Notes on Crisis and Opportunity 2.0

Last Thursday night I had the opportunity to attend Austin Creative Alliance’s dialog “Crisis and Opportunity: Audiences Everywhere”

 Matt Lehrman of Arizona’s Alliance for Audience and ShowUp.com, opened the discussion by inviting everyone in the room to introduce themselves, which was helpful for those of us that are new to the area (me…). I was pleasantly surprised to learn that the vast majority of the audience was made up of individuals who work in arts organizations.
Takeaway messages from Matt’s presentation:
·         Your audience is limited by opportunity, money, time, and ability.
·         The appearance of failure is just as harmful as failure itself (an empty seat never recommended anything to anyone).
·         Stop picking from the bottom of the tree: don’t just market to your most devoted audience; seek to find solutions for those audiences limited by opportunity, money, time, ability, or interest.
·         Seek audiences everywhere.
·         Compete and cooperate. Arts organizations are always in competition with each other, but there is always room for collaboration, cross-promotion, and supporting one another.
After Matt’s short presentation, he opened up the room for discussion, encouraging people to speak out about things they were doing or ideas that they had. To my surprise, a number of individuals in the audience shared their thoughts and talked about the ideas that Matt was suggesting. In some cases the arts organizations in attendance were already practicing some of Matt’s suggestions and in some cases they weren’t. All in all, people were talking and discussing things, and these people were the ones actually in the field doing the work.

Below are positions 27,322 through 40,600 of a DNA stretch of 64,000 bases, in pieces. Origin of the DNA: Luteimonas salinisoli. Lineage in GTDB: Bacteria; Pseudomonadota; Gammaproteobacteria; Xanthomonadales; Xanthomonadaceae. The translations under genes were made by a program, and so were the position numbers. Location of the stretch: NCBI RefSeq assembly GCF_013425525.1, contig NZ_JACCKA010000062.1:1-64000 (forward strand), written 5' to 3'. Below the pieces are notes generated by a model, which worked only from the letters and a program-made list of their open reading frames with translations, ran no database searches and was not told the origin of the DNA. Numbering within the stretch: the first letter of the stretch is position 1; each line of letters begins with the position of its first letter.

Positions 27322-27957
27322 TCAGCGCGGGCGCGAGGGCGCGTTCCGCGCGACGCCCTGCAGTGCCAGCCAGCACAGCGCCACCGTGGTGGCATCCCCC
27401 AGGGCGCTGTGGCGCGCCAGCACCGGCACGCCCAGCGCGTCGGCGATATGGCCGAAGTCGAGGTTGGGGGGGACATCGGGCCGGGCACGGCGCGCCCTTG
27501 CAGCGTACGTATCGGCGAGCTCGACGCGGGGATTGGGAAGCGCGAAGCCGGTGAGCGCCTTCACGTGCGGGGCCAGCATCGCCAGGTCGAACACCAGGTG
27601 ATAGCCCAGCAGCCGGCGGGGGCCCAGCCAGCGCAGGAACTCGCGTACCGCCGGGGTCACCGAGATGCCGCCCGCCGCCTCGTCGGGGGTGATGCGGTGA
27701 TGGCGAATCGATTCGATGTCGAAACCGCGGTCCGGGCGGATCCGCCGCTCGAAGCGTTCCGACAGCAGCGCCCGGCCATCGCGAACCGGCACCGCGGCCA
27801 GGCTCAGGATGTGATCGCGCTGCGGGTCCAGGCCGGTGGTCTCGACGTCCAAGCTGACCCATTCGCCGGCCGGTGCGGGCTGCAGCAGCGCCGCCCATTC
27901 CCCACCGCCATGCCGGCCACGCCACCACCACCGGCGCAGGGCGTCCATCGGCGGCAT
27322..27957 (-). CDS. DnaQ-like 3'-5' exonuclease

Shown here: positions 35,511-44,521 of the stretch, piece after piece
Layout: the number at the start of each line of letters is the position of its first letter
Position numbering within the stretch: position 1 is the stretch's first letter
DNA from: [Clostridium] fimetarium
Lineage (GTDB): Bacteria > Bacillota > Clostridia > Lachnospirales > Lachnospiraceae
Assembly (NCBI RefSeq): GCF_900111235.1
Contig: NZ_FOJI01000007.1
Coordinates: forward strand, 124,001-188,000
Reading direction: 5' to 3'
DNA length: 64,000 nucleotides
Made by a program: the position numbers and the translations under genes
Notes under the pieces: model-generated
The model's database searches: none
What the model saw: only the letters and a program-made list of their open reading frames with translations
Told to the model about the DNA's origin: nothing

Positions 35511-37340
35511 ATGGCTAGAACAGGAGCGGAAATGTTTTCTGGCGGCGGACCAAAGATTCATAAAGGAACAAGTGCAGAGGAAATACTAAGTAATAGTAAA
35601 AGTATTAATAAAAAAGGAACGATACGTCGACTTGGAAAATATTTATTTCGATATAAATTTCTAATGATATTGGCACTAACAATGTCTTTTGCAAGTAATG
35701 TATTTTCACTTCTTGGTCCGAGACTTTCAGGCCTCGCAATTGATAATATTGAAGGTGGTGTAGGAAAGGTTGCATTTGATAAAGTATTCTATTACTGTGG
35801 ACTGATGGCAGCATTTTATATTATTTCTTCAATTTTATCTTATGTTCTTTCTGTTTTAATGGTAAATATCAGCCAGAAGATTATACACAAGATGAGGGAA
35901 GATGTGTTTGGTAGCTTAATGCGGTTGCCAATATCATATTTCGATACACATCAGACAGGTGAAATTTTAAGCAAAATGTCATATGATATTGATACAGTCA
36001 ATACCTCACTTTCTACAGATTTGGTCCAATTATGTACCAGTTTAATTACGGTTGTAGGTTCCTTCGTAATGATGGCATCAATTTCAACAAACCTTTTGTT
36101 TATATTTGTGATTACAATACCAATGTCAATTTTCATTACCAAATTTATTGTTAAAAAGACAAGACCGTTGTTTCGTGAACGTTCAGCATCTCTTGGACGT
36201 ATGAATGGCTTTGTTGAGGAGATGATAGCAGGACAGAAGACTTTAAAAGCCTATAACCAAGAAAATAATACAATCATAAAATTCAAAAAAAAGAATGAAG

I found this very encouraging!
My expectations for this event were set low. After reading “Austin arts groups feel strains of growth,” which ran in the Austin American Statesman the Saturday prior to the event, I was unsure of what to expect. The article outlined the troubles facing arts organizations in Austin and pointed to the organizations currently operating above the line as those who lead the rest into the future. While I found the article useful in many ways, I wondered how it would look to donors or potential donors. Is painting a bleak picture of Austin’s arts and culture sector the way to improve stewardship? As a firm believer in transparency and authenticity, I think that explaining one’s troubles can be productive; however the media already thrives on this. Negative news makes headlines, so in some respect, it could be argued that the general public has already read about the troubles facing the art world. What they haven’t read about is how organizations are attempting change, and taking steps to not only survive, but support one another. I think that article would have encouraged me to support my favorite local arts organization.
I would hesitate to say that everything I learned last Thursday night was a new. I would, however, say that for the first time in my life, I attended a dialog that promoted change and collaboration with the people who had the power to make it happen.